Radetzky March

Oe1898_04

So far I've read 6.5* of the 10 (purportedly) greatest German novels of the 20th century, and just now have come to Joseph Roth's Radetzky March. The faded elegance of the K.u.K. monarchy gives me such a whack of nostalgia that I begin to believe I may have lived in the Austro-Hungarian Empire in a former life. I'd like to think I was a cavalry captain, but I probably was an assistant junior scrivener in the Hungarian Land Tax (g) Assessment Subdirectorate.

In any case, I am loving Radetzky March. The unsentimental melancholy, the heel-clicking manners, Roth's bemused irony, alles so mitteleuropäisch. The father-son dialogue is priceless: 'Watch out for the girls! Most of them are sick!' — 'Jawohl, papa!' I hope it never ends, but when it does I'll post a few comments.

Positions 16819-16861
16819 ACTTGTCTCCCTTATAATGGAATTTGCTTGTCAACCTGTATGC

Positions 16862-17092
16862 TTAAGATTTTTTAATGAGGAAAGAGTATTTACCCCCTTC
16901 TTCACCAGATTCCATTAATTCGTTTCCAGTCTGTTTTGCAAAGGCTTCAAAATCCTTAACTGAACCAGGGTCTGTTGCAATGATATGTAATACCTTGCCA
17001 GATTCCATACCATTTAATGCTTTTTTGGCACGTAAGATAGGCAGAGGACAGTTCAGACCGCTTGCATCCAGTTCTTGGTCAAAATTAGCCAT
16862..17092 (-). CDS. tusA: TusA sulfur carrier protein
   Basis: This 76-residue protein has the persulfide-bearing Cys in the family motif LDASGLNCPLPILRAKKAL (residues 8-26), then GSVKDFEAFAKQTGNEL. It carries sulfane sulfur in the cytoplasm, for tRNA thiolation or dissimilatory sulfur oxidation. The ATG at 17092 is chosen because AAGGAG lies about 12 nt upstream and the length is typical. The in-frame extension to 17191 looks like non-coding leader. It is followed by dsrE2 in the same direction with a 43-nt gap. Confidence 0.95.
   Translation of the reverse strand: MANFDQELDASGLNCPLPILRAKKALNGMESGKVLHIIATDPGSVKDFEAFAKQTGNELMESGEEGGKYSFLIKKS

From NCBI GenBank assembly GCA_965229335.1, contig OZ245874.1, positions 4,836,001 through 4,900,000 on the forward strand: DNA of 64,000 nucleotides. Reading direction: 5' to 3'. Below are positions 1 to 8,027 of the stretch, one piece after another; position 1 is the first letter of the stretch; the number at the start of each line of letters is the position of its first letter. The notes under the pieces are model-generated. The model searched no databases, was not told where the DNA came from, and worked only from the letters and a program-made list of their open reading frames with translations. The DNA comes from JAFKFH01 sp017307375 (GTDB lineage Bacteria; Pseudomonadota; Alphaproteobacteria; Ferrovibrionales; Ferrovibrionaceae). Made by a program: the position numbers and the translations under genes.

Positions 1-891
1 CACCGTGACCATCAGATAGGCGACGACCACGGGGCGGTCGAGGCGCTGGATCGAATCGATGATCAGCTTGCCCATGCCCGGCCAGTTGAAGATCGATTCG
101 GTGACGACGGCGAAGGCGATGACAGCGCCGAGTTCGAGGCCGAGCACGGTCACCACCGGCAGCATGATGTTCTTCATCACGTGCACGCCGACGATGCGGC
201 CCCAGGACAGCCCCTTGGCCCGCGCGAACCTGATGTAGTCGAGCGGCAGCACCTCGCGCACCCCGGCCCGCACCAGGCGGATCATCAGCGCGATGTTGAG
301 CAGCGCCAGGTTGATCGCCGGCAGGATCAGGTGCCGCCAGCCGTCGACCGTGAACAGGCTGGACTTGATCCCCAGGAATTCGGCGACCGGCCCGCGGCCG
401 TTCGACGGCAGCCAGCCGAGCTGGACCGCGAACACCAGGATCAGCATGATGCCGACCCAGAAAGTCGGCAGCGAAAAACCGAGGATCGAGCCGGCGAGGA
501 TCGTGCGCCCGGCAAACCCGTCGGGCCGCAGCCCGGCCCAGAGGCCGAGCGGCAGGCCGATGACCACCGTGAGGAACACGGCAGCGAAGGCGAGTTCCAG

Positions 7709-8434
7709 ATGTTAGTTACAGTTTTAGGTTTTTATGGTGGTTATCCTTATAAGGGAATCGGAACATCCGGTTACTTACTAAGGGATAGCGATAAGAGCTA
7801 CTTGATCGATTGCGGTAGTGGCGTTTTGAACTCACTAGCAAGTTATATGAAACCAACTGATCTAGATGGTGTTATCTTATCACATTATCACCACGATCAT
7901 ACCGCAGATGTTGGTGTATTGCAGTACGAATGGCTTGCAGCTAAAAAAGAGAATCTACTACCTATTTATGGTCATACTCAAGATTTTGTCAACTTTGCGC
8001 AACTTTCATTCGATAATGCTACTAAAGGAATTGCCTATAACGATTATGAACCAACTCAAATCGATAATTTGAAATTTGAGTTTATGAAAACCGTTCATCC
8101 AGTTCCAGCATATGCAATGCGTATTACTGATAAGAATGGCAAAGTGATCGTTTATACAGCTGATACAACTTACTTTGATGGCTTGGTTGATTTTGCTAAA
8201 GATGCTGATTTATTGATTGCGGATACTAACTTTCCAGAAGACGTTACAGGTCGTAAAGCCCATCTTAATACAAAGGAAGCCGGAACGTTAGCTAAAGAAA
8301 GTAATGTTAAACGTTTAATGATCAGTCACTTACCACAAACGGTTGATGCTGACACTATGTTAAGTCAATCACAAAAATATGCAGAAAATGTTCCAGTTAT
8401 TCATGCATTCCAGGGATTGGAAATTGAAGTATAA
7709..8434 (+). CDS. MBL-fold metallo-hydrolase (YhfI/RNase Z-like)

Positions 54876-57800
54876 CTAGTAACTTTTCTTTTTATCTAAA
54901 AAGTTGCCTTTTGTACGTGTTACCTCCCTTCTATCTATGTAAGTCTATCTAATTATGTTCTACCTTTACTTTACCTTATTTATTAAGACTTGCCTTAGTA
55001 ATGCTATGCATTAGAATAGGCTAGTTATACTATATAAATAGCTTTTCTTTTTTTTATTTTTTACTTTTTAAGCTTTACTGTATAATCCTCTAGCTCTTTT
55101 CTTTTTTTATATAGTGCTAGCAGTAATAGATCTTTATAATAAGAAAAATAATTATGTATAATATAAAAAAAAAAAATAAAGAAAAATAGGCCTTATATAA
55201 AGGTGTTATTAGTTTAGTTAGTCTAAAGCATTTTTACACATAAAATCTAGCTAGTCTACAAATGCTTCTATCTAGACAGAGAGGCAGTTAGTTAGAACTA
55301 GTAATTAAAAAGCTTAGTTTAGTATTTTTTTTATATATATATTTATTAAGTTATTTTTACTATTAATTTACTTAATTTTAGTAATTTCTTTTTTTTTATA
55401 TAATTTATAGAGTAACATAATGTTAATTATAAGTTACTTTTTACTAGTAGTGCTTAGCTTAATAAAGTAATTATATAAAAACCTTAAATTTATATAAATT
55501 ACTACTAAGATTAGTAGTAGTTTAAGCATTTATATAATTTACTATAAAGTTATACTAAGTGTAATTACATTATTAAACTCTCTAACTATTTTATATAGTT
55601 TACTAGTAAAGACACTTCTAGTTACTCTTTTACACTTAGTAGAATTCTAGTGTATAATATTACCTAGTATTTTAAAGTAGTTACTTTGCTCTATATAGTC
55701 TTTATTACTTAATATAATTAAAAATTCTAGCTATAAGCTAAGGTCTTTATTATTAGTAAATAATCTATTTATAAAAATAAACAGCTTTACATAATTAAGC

* I'm still wandering through the third book of The Man Without Qualities, which meanders a bit. Kind of like the second part of Faust.

2 thoughts on “Radetzky March

  1. well, “these people” are scholars, writers and critics, the three groups most people would agree upon as being experts on the subject of german literature… for 20th century i think this list is spot on. (besided mr. grass, but this is a personal pet peeve, not their fault.)

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